We look forward to bringing you more stories and discussion on statistical methods and clinical development in the year ahead. In case you missed any of our popular stories from 2014, here are the posts that generated the most buzz in the preceding year.
In this interview style blog post, we we got a roundtable of our consultants together to help a customer who was curious but anxious about adaptive designs.
The Cytel ClipLab is one of Cytel's educational initiatives. As the pharmaceutical industry changes, new questions arise about educating the next generation of researchers, clinicians and programmers. This post looks at the ClipLab approach to preparing recent graduates for successful careers in the industry.
This post was the last in a three part series on data management and biostatistics. It looked specifically at the idea of statistical innovation in the field of data management, such as that currently used in risk-based monitoring.
All consulting requires versatile consultants who can bring insight and innovation to a variety of challenges in strategic development. Yet the nature of the pharmaceutical industry is that it requires participants to be specialists, which in turn takes time and practice and leaves little room to develop versatility. This post examines how statistical consultants can still cultivate versatility without compromising the quality and rigour expected of specialists.
This post introduces a presentation by Professor LJ Wei (Harvard School of Public Health), in which he explores 11 standards he believes professional biostatisticians should learn to question. Presentation slides are attached.
Believe it or not, there is a 10 step procedure to determining whether your next trial should be adaptive. It is outlined in great detail in the Cytel Whitepaper on Adaptive Trial Designs. For a simple overview of the 10 steps click the link to this post.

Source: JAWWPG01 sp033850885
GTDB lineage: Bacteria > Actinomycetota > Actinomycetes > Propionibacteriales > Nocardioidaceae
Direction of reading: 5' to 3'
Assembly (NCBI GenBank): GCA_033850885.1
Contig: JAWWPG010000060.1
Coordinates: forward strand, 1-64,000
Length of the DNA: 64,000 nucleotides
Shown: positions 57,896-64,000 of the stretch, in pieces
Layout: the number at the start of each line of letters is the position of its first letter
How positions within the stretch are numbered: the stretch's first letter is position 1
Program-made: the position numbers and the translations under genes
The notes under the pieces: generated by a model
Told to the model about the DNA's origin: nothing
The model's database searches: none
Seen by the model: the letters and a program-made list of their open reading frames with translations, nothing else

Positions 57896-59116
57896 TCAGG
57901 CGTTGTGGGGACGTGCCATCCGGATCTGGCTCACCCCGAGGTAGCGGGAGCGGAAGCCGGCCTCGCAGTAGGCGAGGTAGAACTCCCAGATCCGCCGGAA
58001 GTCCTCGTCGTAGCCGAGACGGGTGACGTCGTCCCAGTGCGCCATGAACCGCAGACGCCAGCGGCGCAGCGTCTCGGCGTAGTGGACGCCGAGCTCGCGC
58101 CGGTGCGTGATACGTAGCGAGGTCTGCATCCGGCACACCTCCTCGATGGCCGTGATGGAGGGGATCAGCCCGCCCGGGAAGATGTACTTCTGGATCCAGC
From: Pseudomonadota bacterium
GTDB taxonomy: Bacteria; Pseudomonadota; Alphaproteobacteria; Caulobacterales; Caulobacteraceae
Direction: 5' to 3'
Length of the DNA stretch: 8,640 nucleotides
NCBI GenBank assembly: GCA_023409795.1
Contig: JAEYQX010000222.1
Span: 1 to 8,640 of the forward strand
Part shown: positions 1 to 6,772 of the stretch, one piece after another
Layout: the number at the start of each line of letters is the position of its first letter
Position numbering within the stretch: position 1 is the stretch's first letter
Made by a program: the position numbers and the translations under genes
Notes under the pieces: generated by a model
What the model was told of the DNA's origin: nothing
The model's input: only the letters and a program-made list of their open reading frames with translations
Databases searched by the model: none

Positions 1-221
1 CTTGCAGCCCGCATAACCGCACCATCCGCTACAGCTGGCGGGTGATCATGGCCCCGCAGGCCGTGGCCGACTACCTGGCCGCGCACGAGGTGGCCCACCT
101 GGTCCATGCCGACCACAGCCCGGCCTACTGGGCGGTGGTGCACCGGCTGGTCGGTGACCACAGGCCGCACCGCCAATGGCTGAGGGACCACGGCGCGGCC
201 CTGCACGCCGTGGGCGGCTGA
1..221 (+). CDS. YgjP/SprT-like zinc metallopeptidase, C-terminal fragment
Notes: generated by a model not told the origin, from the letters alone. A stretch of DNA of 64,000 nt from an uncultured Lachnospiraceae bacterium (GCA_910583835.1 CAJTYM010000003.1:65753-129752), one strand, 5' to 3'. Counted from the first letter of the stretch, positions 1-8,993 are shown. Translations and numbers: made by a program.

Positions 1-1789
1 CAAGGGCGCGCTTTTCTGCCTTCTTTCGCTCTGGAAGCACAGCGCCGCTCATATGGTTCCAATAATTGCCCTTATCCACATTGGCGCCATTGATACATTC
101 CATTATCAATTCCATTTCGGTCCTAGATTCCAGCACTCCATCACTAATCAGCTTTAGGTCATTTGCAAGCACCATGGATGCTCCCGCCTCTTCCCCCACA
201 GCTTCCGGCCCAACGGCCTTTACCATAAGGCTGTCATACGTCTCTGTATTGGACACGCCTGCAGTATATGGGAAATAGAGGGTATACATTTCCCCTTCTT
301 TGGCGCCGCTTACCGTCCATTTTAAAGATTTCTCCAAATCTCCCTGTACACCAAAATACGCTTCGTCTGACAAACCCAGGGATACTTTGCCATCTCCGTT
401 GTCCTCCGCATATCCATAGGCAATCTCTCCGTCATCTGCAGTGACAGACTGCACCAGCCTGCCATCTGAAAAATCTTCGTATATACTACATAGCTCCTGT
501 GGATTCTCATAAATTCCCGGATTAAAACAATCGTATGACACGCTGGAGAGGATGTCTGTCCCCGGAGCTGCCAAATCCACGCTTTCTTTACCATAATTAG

The 'Keep It Simple' Rule in trial design, is a rule of thumb which encourages simple statistical designs for clinical trials. In this post we argue that in actual trial implementation, desgins that 'Keep It Simple' might face more financial and operational challenges than complicated designs. Instead, we argue for a 'Keep It Flexible' rule that overcomes these logistical challenges.
Rare disease drug development is one place where Bayesian methods have extraordinary potential to make a difference. Our guest blogger Dr. Sofia Villar (MRC Biostats) presents the case for using 'Multi-Armed Bandit' designs for rare disease drug development.
Our East 6.3 launch party at the Seaport Hotel in Boston last summer had some very interesting guests, including the Goode Reverend Thomas Bayes (18th century father of Bayesian statistics.) Click and take a look!
A clear indication that even the most serious experts love a good cartoon, this Cytel animation on Bayesian methods for dose-escalation was one of the most viewed posts from 2014.